Manchester Police say they have recently had numerous “Grandparent Scam” incidents in their jurisdiction. This scam occurs when a caller contacts an elderly victim and advises that their grandchild was involved in a serious motor vehicle accident, arrested, and requires money for bail. The caller will then advise the victim on how much money is required to post bail for the grandchild and will coordinate a transfer of the money; either in person, through a postal service, or through a wire transfer.
“Unfortunately, we have had cases where the victims completed the transaction and did not realize it was a scam until afterwards. In other cases we have prevented the transaction/meet up from ever occurring due to our involvement or have arrested the currier,” police said.
If you get a call from someone claiming to be a law enforcement officer, an attorney, or other persons demanding money and/or gift cards and threatening arrest, it’s a SCAM.
Never agree to meet up, complete any transaction, or provide any personal information without first verifying that your relative is truly in need of assistance. The best way to do this is to HANG UP THE PHONE and contact the relative and/or their families and friends.
You can also contact the police department where they live to conduct a well-fare check. Please tell your loved ones about this scam so they do not become the next victim.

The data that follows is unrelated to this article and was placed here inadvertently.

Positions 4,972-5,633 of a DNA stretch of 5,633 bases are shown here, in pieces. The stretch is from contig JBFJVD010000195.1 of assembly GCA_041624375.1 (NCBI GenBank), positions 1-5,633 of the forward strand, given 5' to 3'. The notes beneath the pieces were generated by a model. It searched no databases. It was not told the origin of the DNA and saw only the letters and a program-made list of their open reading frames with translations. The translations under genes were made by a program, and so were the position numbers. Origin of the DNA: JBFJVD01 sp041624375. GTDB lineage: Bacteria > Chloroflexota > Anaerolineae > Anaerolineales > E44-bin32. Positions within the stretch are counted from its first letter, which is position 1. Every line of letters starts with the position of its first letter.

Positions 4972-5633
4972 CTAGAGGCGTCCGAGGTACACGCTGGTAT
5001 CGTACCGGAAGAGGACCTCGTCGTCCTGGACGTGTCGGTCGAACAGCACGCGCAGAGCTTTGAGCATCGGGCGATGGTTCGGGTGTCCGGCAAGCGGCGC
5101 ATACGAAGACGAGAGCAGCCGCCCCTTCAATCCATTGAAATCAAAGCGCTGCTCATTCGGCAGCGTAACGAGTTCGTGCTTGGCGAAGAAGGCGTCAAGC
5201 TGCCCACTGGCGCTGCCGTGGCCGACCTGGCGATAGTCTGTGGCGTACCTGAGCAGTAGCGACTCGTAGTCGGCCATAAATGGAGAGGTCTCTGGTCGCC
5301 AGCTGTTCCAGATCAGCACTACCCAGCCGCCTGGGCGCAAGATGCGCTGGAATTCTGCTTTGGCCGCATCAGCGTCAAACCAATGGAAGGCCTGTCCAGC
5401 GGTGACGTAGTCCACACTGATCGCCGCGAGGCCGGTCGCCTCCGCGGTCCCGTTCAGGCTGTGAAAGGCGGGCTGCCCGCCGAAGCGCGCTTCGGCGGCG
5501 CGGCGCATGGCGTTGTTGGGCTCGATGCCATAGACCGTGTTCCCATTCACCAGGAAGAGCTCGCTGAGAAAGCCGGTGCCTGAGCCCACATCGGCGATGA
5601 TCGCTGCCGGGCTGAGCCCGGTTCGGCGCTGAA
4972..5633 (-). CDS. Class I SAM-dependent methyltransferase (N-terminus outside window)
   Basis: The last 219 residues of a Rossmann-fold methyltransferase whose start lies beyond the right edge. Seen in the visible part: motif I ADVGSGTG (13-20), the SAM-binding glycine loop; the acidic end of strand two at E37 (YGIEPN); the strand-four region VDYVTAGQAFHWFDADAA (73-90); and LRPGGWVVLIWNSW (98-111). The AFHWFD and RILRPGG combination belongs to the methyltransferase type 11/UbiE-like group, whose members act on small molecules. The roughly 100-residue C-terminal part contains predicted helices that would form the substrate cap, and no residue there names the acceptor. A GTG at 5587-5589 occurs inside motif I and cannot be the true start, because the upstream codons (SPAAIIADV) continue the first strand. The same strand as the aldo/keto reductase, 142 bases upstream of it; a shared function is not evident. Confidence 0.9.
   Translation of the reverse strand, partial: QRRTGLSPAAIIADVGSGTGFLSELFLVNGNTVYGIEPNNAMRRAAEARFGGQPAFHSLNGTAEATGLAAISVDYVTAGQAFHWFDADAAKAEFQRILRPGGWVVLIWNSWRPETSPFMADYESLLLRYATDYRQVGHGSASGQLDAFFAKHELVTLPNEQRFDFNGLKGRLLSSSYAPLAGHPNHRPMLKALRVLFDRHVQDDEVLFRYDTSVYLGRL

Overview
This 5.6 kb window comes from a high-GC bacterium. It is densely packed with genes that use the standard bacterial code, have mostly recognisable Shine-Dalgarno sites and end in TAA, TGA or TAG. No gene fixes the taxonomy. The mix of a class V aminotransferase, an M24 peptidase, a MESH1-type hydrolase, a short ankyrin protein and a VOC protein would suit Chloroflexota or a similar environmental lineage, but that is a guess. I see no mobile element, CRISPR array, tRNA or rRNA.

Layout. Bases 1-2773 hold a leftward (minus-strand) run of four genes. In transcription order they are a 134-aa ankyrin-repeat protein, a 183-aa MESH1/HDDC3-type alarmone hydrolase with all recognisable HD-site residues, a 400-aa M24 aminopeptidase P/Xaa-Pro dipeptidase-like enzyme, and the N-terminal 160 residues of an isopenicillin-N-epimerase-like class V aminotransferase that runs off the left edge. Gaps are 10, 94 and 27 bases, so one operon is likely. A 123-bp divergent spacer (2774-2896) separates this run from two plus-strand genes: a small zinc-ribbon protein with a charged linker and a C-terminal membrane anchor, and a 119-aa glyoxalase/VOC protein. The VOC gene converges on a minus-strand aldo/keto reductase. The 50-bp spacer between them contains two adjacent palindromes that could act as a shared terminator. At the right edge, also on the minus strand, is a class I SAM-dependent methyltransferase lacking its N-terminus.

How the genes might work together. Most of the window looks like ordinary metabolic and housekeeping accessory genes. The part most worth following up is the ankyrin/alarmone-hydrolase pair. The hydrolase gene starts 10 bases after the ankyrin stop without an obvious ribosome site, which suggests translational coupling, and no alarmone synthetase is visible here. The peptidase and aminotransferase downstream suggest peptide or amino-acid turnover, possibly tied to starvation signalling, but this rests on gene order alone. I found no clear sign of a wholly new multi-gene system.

At NO TIME will any members of the Manchester Township Police Department or any other agency contact you requesting money and/or gift cards.
If you believe that you are a victim of a scam, please contact police at 732-657-6111 or come down to our police headquarters to file a report. For more information on scams, please visit: http://manchesterpolicenj.com/scam-awareness/
Here are some tips to stay safe from scammers:
• Residents are advised never to send money to an unknown source, no matter how promising the supposed potential reward. Be cautious when meeting new people through online social networks and websites.
• Never give out any personal information, including bank account, credit card or Social Security numbers to any institution unless you have initiated the phone call to them and you are certain you are speaking with an authorized representative.
• Callers claiming that your personal computer has a virus and requesting remote access to your desktop—often asking for payment upwards of $100 for the service—is a fraud.
• Seniors should beware of scams in which an individual calls and claims to be a grandchild in need of immediate monetary assistance. These scammers will claim to be a grandchild in need of money for bail or another emergency situation and ask for a wire funds transfer.